Emerson, Theau, and the Transcendentalist Movement
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Where did the America we know today-so different in its fundamental views about almost every aspect of life as to be unrecognizable to our countrymen of two centuries ago-really come from?
How, f example, did the colonial idea of the classroom as a place devoted to "breaking the will" and "subduing the spirit" of students, change to that of a vibrant, even pleasurable experience-including innovations such as kindergarten and recess-with children encouraged to participate actively in their own education?
What fces eventually enabled our nation to see slavery as mally abhrent and unequivocally wrong , when we had once passed a law permitting the capture and return of escaped slaves who managed to make their way to the "free" Nth?
How did the struggle f women's rights-not just f the right to vote but also to have control over their own aspirations and destinies-gain the momentum to unleash changes still felt today?
Why did the once-unassailable power wielded from the pulpit begin to weaken in the 1800s? Why did certain theologies become me liberal and increasing numbers of people choose less dogmatic expressions of faith- even no faith at all?
What are the roots of our love f nature, of the near-spiritual experience so many of us now find in the ripple of a stream in the mning sun the thunderous roar of ocean waves?
Finally, and perhaps most imptant of all, what is the source of our distinctly American way of experiencing ourselves-confident in our value as individuals, certain of our ability to discover personal truths in the natural wld, self-reliant in the face of uncertainty and change?
Answers to questions like these are found in and around Boston and the town of Concd, Massachusetts, which became, little me than five decades after the American Revolution, the epicenter of a profoundly influential movement that would reshape many beliefs and make possible the America we know today.
That movement is Transcendentalism. Drawing on an array of influences from Europe and the non-Western wld, it also offered uniquely American perspectives of thought: an emphasis on the divine in nature, on the value of the individual and intuition, and on belief in a spirituality that might "transcend" one's own sensy experience to provide a me useful guide f daily living than is possible from empirical and logical reasoning.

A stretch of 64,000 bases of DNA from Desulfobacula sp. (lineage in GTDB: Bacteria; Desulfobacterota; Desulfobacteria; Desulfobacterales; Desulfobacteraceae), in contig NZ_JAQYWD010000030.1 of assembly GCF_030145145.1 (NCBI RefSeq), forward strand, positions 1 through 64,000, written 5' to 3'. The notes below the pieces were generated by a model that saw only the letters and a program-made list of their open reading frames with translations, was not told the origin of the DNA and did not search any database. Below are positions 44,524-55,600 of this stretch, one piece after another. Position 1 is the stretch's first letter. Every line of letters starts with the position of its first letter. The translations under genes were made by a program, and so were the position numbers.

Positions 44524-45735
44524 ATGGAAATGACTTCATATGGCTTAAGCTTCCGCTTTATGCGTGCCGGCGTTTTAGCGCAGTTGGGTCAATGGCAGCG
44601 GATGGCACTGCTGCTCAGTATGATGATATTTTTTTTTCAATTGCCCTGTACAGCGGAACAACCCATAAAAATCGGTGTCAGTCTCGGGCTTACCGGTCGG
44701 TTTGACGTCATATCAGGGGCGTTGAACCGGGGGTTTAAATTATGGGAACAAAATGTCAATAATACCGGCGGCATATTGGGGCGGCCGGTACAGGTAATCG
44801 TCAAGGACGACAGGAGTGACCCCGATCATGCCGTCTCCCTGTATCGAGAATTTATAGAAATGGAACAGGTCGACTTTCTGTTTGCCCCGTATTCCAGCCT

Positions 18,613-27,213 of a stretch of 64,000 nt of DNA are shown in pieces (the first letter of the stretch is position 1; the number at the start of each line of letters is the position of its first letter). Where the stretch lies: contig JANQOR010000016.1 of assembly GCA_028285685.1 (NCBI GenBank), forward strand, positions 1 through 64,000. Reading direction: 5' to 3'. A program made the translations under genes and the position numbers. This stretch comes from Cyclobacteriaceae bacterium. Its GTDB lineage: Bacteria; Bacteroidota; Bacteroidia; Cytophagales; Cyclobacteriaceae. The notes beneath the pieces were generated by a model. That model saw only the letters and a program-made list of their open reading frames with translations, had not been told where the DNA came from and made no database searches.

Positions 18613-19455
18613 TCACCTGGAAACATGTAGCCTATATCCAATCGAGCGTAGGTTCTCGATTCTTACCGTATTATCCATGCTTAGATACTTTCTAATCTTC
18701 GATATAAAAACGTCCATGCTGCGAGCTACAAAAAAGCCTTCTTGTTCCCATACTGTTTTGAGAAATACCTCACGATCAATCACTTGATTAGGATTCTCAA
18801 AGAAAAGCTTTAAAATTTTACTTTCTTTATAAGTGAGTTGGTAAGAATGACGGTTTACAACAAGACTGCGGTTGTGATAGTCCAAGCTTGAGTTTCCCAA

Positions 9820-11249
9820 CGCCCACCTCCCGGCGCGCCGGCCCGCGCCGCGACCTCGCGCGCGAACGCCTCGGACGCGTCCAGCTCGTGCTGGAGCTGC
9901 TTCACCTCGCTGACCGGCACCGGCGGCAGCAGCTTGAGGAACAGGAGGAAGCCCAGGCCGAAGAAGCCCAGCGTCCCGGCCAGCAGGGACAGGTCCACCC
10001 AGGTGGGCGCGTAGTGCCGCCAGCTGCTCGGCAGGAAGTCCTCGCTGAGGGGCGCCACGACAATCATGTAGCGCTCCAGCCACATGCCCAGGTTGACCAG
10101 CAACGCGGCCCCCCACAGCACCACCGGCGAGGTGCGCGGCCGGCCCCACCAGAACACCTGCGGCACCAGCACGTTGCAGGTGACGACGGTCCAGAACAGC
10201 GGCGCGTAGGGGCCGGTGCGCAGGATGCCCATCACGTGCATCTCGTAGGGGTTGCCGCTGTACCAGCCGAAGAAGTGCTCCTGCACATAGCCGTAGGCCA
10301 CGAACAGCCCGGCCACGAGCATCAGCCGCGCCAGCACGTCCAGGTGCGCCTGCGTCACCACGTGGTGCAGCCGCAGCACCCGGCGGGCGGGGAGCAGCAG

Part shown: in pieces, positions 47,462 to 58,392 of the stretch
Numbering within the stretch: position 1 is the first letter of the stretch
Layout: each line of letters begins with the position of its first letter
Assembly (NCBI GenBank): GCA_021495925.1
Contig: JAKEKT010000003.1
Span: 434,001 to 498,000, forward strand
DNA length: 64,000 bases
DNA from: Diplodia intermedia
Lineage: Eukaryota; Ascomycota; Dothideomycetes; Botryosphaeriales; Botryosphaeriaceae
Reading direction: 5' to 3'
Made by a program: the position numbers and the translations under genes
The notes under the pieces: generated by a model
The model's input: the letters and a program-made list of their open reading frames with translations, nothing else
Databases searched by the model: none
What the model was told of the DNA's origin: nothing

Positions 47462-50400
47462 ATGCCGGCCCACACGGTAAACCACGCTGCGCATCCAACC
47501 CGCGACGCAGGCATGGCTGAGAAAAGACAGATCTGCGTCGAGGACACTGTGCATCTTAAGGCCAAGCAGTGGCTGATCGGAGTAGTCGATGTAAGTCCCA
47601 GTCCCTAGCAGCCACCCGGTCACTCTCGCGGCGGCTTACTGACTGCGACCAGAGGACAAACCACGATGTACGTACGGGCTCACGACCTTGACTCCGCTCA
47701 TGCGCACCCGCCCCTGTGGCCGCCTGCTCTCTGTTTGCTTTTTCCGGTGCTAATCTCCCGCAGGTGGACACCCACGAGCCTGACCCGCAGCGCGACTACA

A Movement that Transfmed America
The extradinary members of this infmal movement provided intellectual and mal leadership f many social transfmations: the abolition of slavery, equal rights f women, freedom of religious thought and practice, educational refm, and me. The influence of their ideas continues today in many aspects of our culture, from effts to preserve large tracts of wild nature to civil disobedience around the wld.
But although the ideas that contributed to New England Transcendentalism had many roots, the strength of its impact came from the intellectual energy of two remarkable individuals: Ralph Waldo Emerson, the most imptant figure behind Transcendentalism in America, and Henry David Theau, his most influential disciple.
The Power of the Individual
"Without Emerson and Theau," notes Profess Ashton Nichols, "the United States would not have developed into the nation it has become. We would not believe in the power of the individual to the extent that we do, n would we see nature at the center of one view of the American psyche. ... If Emerson gave us a new view of America and American thinking, Theau gave us a new way of living and a new vision of each individual."
In Emerson, Theau, and the Transcendentalist Movement, Profess Nichols introduces us to these two remarkable thinkers and a diverse group of intellectual activists, literary figures, and social refmers whose ideas, often considered radical in the decades befe and after the Civil War, would remake American society.
Among those you'll meet:
Liberal theologian Theode Parker. He made the pulpit a fum f social activism and, as a staunch opponent of slavery, would sometimes preach with a pistol in the pulpit, knowing that the fugitive slaves who often attended his massive rallies of 2,000 me were likely to attract slave-catchers.
Educat Amos Bronson Alcott. A self-taught teacher and educational refmer, he did away with cpal punishment and even extended his own hand f students to hit to demonstrate his position that classroom confusion was likely to be the teacher's fault.
Writer Margaret Fuller. The brilliant writer, edit, and voice f women's rights was also the most influential of the female Transcendentalists and one of the first female feign crespondents. She was onboard a ship that sank within sight of Fire Island, New Yk, and a saddened Emerson dispatched Theau in hopes of at least recovering Fuller's manuscripts from the wreckage. Theau repted finding only unidentifiable human remains on the desolate beach.
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